All the talk of light rail expansion and transit masterplans for the city may lead you to wonder about the history of transportation in your own neighbourhood. I certainly did, and it led me to a local history richer than you might expect, which I want to share with you today.
Ottawa grew rapidly during the industrial revolution when it was chosen as the capital of the new country, with many politicians and government employees choosing to settle just east of the canal in the relatively new community of Sandy Hill. They were drawn by the large amount of space and greenery compared to some older areas of the city, which were then considered overcrowded. Despite the distance, commuting options back then were limited to either walking or horse drawn carriage. It was not until the construction of several public hydroelectric works on the Ottawa River that another option arose.
The first electric streetcars in the capital began operation in 1891 and were run by the Ottawa Electric Railway company until 1948, when all public transit services were amalgamated by the City as the Ottawa Transportation Commission, the predecessor to OC Transpo today. They quickly exploded in popularity and were seen as the modern way of getting around. By the turn of the 20th Century, the city had embraced the streetcar – or “tram” as they were affectionately called – and Sandy Hill was no exception. Service ran every few minutes at peak times during the day and later at night, and even controversially for the time, on Sundays. The Bank-Rideau line was one of the most popular by ridership and contributed heavily to the economic growth of the neighbourhood. These streetcars were used by people from all walks of life as a common means of transportation: a ride was available for pocket change to office workers, day trippers, and students alike.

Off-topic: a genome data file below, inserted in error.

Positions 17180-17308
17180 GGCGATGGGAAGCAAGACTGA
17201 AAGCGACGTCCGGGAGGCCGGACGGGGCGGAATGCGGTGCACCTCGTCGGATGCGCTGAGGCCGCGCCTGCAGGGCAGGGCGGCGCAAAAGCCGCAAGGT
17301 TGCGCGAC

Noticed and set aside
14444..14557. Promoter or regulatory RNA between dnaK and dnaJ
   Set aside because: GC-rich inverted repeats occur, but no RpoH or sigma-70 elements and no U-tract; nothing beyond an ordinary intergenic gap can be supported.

Tracks ran both directions in a loop across the old Sappers and Dufferin Bridges (today the Plaza Bridge between the Senate and Chateau Laurier); past the businesses of Rideau and the apartments of Charlotte Street to Laurier and the College of Ottawa; and finally back up Nicholas Street, along the canal before the construction of Colonel By Drive there. This formed a neat rectangle in the north of the neighbourhood, where much of the old core of Sandy Hill with many of its historic homes and storefronts still exist today. In the winter, trains were equipped with snowploughs, and pickaxes and shovels were often required to clear thick ice that formed on the tracks. The trams were equipped with electric heating however, a luxury at the time.
The last of the tracks and electrical poles were removed in 1959 after a goodbye-parade. The existing routes were partially phased out or converted into bus lines which followed similar routes to those still in service now. Rail transit would not return to the neighbourhood until 2019 with the opening of the O-Train Confederation line, signalling a worldwide trend towards more renewable methods of transportation not all that different from the ones you could see here just a few decades ago.